If nothing else, Tuesday’s joyride to the upside in the stock market demonstrated that this market remains all about oil. As such, it shouldn’t surprise investors to learn that stock futures in the U.S. are following oil lower this morning.
However, there are several other inputs for market participants to mull over in the early going. First, the People’s Bank of China took stimulative measures by cutting the RRR (Required Reserve Ratio) by 50 basis points overnight. The RRR governs the amount of cash that banks have to keep in reserve at the PBOC. Also in China, the HSBC Services PMI came in with a reading of 51.8, which was well below expectations for 53.4.
Next up, the Services PMI readings in Europe showed some improvement for a change. The Eurozone’s read on the services sector was reported at 52.7, which was above the preliminary reading of 52.3 and last month’s level of 51.6.
Sticking with the economic data, ADP reported that private sector job growth in the U.S. remained above the 200,000 level for the 10th consecutive month in January. ADP says the economy added 213,000 new jobs last month and revised both December and November’s totals higher.
On the oil front, the API inventory data showed that stockpiles of crude continue to be larger than expected. The report reinforces the view that the recent bounce in oil (which many are putting in the dead-cat category) may have been overdone. After surging more than 18% over the last three sessions, WTI futures are lower by 2.45% at this time.
So, given Wall Street’s propensity to overdo EVERYTHING and to change directions early and often lately, it looks like stocks will give back some of yesterday’s big gains at the open.
Current Market Environment
It would be logical to think that after more than two months of back-and-forth, up-and-down behavior, it was time for the stock market to pick a direction and go with it. However, it is important to recognize that the latest pop to the upside has been sponsored by a bounce in oil, which will most likely wind up being placed in the dead-cat category when all is said and done. The bad news is that the impressive two-day joyride to the upside hasn’t really resolved anything in terms of the trend of the market. But the good news is our indicators have actually been improving over the past week.
Although we are now looking at the 8th directional trend change since the beginning of December and prices have moved up in earnest since the bears failed to score from the one-yard line on Monday morning, not much has really changed from a technical perspective. The bottom line on a chart basis is that the S&P 500 is STILL in the wedge pattern that has been in place since the middle of December. And as we’ve been saying for some time, the key to the next important trend will be which trendline the index breaks out of in a meaningful way first.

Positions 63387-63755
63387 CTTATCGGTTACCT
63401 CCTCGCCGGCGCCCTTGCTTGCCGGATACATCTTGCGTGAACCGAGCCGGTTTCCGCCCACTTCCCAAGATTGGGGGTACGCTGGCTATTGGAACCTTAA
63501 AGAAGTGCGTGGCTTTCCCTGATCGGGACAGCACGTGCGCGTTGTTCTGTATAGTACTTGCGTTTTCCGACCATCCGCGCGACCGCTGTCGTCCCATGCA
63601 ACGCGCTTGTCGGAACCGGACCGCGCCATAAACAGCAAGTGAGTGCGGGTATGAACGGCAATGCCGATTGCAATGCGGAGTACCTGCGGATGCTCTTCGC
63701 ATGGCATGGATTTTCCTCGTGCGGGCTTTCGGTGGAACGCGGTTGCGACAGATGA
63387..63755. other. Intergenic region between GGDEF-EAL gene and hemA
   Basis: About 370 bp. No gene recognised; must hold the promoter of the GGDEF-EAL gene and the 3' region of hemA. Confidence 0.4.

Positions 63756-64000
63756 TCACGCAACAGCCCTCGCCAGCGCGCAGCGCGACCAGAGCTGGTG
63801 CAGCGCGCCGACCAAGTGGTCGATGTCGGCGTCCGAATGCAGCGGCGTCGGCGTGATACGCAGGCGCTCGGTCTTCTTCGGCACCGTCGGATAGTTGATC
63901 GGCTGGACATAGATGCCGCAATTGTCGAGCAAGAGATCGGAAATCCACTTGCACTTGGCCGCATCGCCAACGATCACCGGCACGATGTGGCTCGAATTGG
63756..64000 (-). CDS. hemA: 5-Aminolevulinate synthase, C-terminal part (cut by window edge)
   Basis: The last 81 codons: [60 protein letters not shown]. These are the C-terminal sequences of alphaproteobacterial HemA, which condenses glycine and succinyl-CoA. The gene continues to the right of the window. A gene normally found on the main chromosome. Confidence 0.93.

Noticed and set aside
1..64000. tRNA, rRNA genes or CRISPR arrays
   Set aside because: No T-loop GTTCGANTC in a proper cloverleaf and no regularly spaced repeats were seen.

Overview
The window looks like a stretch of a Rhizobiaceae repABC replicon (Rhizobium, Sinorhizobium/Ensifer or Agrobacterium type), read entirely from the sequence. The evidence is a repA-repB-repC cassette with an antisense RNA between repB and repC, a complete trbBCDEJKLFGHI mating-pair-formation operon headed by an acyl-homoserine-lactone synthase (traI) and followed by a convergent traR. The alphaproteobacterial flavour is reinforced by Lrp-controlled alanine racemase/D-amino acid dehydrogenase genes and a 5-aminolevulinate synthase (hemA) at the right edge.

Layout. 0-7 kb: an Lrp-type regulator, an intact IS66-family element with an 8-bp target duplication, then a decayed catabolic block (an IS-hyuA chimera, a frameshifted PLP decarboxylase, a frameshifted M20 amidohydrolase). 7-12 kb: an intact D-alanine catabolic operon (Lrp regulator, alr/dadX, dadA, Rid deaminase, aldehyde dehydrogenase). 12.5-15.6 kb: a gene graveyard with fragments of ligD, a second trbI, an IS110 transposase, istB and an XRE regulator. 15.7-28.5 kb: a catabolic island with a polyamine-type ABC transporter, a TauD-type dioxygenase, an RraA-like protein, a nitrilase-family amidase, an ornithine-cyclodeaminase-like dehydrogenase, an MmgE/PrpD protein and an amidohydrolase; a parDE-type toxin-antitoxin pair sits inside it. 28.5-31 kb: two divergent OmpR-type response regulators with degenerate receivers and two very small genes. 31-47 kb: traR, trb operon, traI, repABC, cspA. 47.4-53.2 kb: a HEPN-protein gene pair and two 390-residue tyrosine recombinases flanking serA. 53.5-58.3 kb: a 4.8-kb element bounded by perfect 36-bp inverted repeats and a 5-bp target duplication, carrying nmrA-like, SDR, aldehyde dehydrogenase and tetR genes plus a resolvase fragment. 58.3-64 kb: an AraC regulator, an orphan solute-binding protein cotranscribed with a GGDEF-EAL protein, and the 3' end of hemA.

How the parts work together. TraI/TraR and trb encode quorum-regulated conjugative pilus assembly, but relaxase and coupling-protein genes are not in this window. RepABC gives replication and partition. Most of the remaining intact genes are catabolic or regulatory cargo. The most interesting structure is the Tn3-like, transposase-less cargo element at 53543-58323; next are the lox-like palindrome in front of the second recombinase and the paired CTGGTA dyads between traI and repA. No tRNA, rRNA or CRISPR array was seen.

S&P 500 – Daily
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Here are the Pre-Market indicators we review each morning before the opening bell…
Major Foreign Markets:
Hong Kong: +0.51%
Crude Oil Futures: -$1.55 to $51.50
Gold: +$1.60 at $1278.50
Dollar: lower against the yen and pound, higher vs. euro
10-Year Bond Yield: Currently trading at 1.800%
Stock Indices in U.S. (relative to fair value):
S&P 500: -6.28
Dow Jones Industrial Average: -36
NASDAQ Composite: -16.35
Thought For The Day:
“Every saint has a past. Every sinner has a future.” -Warren Buffett
Current Market Drivers
We strive to identify the driving forces behind the market action on a daily basis. The thinking is that if we can both identify and understand why stocks are doing what they are doing on a short-term basis; we are not likely to be surprised/blind-sided by a big move. Listed below are what we believe to be the driving forces of the current market (Listed in order of importance).
1. The State of the Oil Crash
2. The State of the U.S. Economy
3. The State of Fed/ECB Policy
4. The State of the Earnings Season
The State of the Trend
We believe it is important to analyze the market using multiple time-frames. We define short-term as 3 days to 3 weeks, intermediate-term as 3 weeks to 3 months, and long-term as 3 months or more. Below are our current ratings of the three primary trends:
Short-Term Trend: Moderately Positive
(Chart below is S&P 500 daily over past 1 month)
Intermediate-Term Trend: Moderately Positive
(Chart below is S&P 500 daily over past 6 months)
Long-Term Trend: Positive
(Chart below is S&P 500 daily over past 2 years)
Key Technical Areas:
Traders as well as computerized algorithms are generally keenly aware of the important technical levels on the charts from a short-term basis. Below are the levels we deem important to watch today:
- Key Near-Term Support Zone(s) for S&P 500: 1995-75
- Key Near-Term Resistance Zone(s): 2060-90
The State of the Tape
Momentum indicators are designed to tell us about the technical health of a trend – I.E. if there is any “oomph” behind the move. Below are a handful of our favorite indicators relating to the market’s “mo”…
- Trend and Breadth Confirmation Indicator (Short-Term): Neutral
- Price Thrust Indicator: Neutral
- Volume Thrust Indicator: Neutral
- Breadth Thrust Indicator: Neutral
- Bull/Bear Volume Relationship: Neutral
- Technical Health of 100 Industry Groups: Neutral
The Early Warning Indicators
Markets travel in cycles. Thus we must constantly be on the lookout for changes in the direction of the trend. Looking at market sentiment and the overbought/sold conditions can provide “early warning signs” that a trend change may be near.
- S&P 500 Overbought/Oversold Conditions:
– Short-Term: Neutral
– Intermediate-Term: Moderately Oversold
- Market Sentiment: Our primary sentiment model is Neutral .
The State of the Market Environment
One of the keys to long-term success in the stock market is stay in tune with the market’s “big picture” environment in terms of risk versus reward.